lifestyle modification strategies into patient care. Such information is
encouraging and should prompt pharmacy schools to considering offering courses
that include this type of patient care, not only because many national
organizations state that they should, but because there may also be high
student interest as well.
Recently, the Creighton
University School of Pharmacy and Health Professions began teaching an
elective course designed to train student pharmacists about
lifestyle-modification strategies in conjunction with medication therapy. The
course objectives are to educate students about proper nutrition, physical
activity, weight control, tobacco cessation, and health-behavior change
strategies. Students spend approximately half of the course time applying
these strategies to sample case patients with diseases such as hypertension,
dyslipidemia, diabetes mellitus, obesity, and metabolic syndrome. The course
topics and allotted number of student contact hours for the 15-week semester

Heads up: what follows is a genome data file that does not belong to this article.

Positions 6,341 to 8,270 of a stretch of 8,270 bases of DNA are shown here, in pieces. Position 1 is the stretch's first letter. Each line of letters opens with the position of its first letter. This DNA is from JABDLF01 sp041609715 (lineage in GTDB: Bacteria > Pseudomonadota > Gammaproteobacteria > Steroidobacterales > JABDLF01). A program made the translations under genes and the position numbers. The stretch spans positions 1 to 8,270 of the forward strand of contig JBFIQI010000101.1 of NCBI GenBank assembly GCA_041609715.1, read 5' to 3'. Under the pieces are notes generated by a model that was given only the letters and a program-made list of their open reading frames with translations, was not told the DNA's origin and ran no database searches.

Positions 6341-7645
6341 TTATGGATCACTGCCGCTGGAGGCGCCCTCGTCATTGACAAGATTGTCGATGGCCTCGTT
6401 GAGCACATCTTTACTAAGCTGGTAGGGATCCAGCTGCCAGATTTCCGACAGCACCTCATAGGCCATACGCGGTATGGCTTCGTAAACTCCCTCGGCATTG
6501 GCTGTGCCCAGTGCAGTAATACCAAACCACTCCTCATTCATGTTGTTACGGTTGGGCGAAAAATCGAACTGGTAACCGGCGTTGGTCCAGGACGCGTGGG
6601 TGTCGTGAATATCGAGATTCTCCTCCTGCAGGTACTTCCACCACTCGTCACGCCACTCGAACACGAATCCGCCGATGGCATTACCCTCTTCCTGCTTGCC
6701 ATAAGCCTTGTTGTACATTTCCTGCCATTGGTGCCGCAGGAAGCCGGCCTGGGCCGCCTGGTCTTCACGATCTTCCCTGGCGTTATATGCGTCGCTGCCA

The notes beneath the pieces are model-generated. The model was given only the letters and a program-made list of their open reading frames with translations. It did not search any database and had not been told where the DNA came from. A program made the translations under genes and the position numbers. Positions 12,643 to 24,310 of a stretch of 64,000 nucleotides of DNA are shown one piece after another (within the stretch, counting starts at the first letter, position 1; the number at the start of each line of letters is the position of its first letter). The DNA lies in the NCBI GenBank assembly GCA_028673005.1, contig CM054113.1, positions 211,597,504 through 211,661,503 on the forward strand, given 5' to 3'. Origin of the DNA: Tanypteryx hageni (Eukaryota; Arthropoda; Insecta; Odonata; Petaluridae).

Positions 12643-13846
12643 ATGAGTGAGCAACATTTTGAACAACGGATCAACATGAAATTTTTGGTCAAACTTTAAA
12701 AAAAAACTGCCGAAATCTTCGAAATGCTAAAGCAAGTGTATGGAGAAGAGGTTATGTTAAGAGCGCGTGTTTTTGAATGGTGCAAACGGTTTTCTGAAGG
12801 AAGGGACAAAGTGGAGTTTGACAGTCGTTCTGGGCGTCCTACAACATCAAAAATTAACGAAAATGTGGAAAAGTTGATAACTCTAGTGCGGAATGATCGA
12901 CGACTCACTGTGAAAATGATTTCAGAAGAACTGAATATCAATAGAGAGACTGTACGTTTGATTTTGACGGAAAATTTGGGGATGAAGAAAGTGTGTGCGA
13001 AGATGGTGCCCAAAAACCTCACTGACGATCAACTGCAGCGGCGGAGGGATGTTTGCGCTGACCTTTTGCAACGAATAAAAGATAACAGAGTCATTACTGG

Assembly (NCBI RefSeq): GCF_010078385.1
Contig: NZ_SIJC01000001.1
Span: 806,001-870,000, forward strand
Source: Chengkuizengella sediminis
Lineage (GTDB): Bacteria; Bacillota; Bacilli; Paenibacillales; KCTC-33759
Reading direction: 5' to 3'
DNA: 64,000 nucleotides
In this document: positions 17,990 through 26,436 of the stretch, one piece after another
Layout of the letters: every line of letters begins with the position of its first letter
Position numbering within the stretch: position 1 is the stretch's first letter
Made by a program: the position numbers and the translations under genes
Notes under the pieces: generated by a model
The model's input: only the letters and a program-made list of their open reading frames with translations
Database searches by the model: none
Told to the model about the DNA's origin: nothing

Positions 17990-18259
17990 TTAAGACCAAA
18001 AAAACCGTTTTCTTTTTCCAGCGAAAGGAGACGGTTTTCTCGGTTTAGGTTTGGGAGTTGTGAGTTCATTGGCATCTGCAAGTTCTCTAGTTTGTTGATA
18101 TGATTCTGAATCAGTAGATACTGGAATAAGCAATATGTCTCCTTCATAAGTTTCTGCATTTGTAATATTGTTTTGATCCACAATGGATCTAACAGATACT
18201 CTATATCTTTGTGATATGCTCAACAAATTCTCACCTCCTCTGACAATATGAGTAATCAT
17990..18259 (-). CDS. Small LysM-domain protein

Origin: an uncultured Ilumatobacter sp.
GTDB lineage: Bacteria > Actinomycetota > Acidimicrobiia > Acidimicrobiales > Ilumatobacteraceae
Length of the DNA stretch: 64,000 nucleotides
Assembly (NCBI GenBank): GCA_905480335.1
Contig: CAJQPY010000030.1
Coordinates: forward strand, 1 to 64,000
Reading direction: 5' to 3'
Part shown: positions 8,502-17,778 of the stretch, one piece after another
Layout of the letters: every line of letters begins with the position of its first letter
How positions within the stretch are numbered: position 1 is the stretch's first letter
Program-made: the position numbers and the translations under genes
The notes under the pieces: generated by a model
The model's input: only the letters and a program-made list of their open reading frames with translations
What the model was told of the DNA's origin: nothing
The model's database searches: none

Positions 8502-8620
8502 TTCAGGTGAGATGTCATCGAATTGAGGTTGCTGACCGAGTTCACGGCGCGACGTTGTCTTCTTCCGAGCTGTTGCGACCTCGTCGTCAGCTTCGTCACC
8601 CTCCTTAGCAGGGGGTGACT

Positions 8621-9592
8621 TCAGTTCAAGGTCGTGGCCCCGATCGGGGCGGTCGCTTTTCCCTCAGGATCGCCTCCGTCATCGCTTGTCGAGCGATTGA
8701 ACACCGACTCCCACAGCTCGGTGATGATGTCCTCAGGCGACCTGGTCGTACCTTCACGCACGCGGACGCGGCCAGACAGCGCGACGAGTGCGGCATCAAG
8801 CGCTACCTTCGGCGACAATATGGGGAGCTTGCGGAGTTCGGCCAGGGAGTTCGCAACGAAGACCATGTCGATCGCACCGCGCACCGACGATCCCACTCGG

are listed in TABLE 4. Other diseases could also be incorporated into
the course, such as coronary heart disease, stroke, peripheral arterial
disease, heart failure, cancer, osteoporosis, and osteoarthritis. The course
places a major emphasis on developing wellness prescriptions that are designed
to work in conjunction with a patient's existing drug therapy regimen to
either prevent disease or more effectively manage existing disease. Courses
such as this could be incorporated at other schools and colleges of pharmacy
to help meet recommendations for training students to promote health and
prevent disease. Likewise, continuing education programs with this same design
could be offered to practicing pharmacists to improve their skills in
counseling patients about lifestyle modifications.
The American Pharmacists
Association (APhA) Foundation has sponsored several projects to show that
lifestyle-modification strategies can be incorporated into pharmacy practice
settings.34-40 These projects have focused on treating diseases
such as hyperlipidemia, osteoporosis, diabetes mellitus, and asthma.34-40